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Georgina Chapman, recently announced that she has chosen to leave her husband, Harvey Weinstein, following the sexual harassment and assault allegations against him. Chapman and Weinstein have been married since 2007 and have two young children together.

In Ontario, Chapman could bring an application for divorce due to Weinstein's infidelity.

The Divorce Act governs the process by which a married couple may legally end their marriage upon the breakdown of the relationship. Upon the dissolution of the marriage, either spouse, or both, may bring an application for divorce under section 8(1) of the Divorce Act.

Section 8(2) of the Divorce Act lists three grounds for divorce:

  1. Living Separate and Apart for One Year;
  2. Adultery;
  3. Cruelty.

Adultery is defined as voluntary sexual relations between a married person and a person other than his/her spouse. According to section 8(2)(b)(i) of the Divorce Act, only the spouse who has been cheated on, may seek a divorce on the grounds of adultery. That is, the cheating spouse may not use his/her own infidelity as a grounds for divorce. If the applicant successfully satisfies the Court that his/her spouse committed acts of adultery, the Court may immediately grant a divorce – there is no waiting period.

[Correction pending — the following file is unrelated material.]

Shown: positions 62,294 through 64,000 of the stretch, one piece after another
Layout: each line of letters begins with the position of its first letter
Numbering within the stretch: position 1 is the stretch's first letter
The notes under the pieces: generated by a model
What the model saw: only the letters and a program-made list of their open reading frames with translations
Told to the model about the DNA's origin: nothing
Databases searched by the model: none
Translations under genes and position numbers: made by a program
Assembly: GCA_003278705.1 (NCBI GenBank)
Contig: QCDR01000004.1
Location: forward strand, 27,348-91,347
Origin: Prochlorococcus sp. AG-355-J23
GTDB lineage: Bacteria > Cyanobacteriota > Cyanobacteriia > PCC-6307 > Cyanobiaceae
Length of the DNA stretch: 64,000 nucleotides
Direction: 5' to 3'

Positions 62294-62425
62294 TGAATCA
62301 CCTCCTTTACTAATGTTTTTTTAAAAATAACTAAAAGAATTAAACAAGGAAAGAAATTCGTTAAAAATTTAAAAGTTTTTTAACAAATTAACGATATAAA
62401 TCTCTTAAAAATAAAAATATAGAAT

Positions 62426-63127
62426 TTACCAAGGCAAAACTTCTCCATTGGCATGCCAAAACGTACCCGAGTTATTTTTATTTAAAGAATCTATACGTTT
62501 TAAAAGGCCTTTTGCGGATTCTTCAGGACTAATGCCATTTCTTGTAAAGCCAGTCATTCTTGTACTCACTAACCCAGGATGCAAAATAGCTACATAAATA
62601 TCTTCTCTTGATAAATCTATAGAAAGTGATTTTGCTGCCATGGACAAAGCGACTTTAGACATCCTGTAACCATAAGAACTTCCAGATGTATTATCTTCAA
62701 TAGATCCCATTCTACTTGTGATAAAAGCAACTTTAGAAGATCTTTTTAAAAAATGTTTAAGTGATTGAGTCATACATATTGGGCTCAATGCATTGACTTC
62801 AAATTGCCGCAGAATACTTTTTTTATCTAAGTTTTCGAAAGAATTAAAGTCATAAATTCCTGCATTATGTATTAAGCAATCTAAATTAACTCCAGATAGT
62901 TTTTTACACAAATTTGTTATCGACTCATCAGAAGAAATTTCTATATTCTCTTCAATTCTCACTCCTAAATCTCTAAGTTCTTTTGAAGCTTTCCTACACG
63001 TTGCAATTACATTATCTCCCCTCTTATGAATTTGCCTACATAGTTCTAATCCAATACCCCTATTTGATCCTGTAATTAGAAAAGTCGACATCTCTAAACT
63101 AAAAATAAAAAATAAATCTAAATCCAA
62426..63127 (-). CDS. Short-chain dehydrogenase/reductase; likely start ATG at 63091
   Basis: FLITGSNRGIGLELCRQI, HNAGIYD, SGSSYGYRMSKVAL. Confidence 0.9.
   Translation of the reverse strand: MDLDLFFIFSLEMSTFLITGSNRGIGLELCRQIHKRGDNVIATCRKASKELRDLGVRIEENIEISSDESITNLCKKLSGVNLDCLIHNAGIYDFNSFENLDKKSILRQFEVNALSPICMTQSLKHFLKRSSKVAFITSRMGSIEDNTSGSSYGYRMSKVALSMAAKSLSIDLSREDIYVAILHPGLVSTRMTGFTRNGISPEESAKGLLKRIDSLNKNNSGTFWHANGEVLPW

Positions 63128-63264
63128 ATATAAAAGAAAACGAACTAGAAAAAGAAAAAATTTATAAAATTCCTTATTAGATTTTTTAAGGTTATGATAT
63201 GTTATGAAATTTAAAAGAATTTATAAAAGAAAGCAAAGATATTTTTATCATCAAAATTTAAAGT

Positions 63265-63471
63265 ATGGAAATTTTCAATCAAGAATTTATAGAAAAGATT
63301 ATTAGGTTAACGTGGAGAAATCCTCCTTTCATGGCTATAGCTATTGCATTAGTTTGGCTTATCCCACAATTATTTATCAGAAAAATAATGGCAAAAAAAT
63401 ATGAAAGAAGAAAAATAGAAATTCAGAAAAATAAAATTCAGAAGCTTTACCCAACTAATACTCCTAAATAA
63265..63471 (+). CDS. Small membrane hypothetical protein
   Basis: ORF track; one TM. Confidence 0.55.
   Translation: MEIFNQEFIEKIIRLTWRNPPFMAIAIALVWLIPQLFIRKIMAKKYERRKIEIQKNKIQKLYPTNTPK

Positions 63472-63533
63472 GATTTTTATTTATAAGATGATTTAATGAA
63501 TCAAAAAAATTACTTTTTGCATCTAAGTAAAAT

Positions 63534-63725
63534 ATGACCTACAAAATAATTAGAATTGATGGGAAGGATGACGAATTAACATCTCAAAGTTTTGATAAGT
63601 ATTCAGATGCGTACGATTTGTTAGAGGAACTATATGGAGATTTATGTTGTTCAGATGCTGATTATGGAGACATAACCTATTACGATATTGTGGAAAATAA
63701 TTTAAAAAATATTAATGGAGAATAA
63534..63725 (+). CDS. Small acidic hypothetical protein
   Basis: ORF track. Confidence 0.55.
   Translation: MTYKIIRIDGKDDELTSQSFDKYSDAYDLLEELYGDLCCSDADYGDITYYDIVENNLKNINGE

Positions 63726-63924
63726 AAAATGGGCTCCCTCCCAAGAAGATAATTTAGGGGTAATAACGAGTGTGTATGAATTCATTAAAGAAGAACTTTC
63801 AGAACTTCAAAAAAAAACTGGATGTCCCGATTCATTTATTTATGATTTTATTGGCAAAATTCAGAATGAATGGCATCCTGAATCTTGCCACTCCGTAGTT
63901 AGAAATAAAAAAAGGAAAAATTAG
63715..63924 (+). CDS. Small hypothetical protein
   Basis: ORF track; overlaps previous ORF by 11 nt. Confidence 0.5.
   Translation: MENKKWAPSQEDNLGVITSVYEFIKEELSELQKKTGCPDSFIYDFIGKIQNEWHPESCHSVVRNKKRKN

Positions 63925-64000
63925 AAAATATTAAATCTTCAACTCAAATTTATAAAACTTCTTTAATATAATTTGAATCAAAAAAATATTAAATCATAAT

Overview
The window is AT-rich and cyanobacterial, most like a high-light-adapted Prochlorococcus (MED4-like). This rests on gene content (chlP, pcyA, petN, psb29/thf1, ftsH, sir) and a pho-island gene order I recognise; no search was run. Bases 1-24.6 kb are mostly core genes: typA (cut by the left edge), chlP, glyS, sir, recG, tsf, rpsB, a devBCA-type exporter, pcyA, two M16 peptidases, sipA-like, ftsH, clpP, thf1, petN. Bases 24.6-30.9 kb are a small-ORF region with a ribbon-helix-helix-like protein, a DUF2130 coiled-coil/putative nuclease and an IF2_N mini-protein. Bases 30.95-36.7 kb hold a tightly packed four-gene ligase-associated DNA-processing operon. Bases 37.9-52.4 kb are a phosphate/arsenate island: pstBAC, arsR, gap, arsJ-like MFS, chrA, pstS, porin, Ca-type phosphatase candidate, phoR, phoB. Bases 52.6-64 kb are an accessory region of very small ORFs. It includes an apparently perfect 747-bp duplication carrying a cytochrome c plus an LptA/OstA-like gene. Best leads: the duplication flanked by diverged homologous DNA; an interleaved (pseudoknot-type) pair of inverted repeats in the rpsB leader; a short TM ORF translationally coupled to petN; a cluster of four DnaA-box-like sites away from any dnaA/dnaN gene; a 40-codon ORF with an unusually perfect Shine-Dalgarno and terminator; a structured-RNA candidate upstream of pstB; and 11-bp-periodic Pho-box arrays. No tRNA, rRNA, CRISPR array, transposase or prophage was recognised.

The party seeking a divorce on the grounds of adultery must prove to the Court on a balance of probabilities that their adulterous spouse has had:

  1. The opportunity to engage in adulterous activity; and
  2. Proof of an inclination to commit adultery.

Notably, it is extremely difficult to prove adultery to the Court as the evidence is almost always circumstantial.